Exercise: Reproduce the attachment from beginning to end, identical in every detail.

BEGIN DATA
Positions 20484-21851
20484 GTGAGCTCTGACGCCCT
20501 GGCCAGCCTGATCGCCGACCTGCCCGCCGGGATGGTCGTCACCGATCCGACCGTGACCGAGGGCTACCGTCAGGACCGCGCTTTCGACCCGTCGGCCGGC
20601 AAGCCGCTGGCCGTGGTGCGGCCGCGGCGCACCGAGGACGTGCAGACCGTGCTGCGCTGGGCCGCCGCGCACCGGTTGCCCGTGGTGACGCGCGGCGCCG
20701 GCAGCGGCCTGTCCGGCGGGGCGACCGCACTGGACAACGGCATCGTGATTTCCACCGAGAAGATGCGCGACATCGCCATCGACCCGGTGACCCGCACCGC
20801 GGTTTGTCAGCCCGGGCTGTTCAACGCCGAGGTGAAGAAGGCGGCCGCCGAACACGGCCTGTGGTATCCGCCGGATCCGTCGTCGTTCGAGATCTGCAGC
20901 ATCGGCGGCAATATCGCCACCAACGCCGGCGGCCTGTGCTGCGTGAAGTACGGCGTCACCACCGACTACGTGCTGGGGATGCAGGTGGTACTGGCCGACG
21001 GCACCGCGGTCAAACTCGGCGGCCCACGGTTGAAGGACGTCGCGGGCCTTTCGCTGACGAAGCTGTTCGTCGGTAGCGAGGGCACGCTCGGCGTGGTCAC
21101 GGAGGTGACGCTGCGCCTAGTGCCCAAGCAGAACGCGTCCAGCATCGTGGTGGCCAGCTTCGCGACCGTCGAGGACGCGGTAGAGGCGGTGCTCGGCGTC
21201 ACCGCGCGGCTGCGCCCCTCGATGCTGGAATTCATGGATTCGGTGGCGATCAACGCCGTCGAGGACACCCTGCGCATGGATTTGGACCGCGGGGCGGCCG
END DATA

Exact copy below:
Positions 20484-21851
20484 GTGAGCTCTGACGCCCT
20501 GGCCAGCCTGATCGCCGACCTGCCCGCCGGGATGGTCGTCACCGATCCGACCGTGACCGAGGGCTACCGTCAGGACCGCGCTTTCGACCCGTCGGCCGGC
20601 AAGCCGCTGGCCGTGGTGCGGCCGCGGCGCACCGAGGACGTGCAGACCGTGCTGCGCTGGGCCGCCGCGCACCGGTTGCCCGTGGTGACGCGCGGCGCCG
20701 GCAGCGGCCTGTCCGGCGGGGCGACCGCACTGGACAACGGCATCGTGATTTCCACCGAGAAGATGCGCGACATCGCCATCGACCCGGTGACCCGCACCGC
20801 GGTTTGTCAGCCCGGGCTGTTCAACGCCGAGGTGAAGAAGGCGGCCGCCGAACACGGCCTGTGGTATCCGCCGGATCCGTCGTCGTTCGAGATCTGCAGC
20901 ATCGGCGGCAATATCGCCACCAACGCCGGCGGCCTGTGCTGCGTGAAGTACGGCGTCACCACCGACTACGTGCTGGGGATGCAGGTGGTACTGGCCGACG
21001 GCACCGCGGTCAAACTCGGCGGCCCACGGTTGAAGGACGTCGCGGGCCTTTCGCTGACGAAGCTGTTCGTCGGTAGCGAGGGCACGCTCGGCGTGGTCAC
21101 GGAGGTGACGCTGCGCCTAGTGCCCAAGCAGAACGCGTCCAGCATCGTGGTGGCCAGCTTCGCGACCGTCGAGGACGCGGTAGAGGCGGTGCTCGGCGTC
21201 ACCGCGCGGCTGCGCCCCTCGATGCTGGAATTCATGGATTCGGTGGCGATCAACGCCGTCGAGGACACCCTGCGCATGGATTTGGACCGCGGGGCGGCCG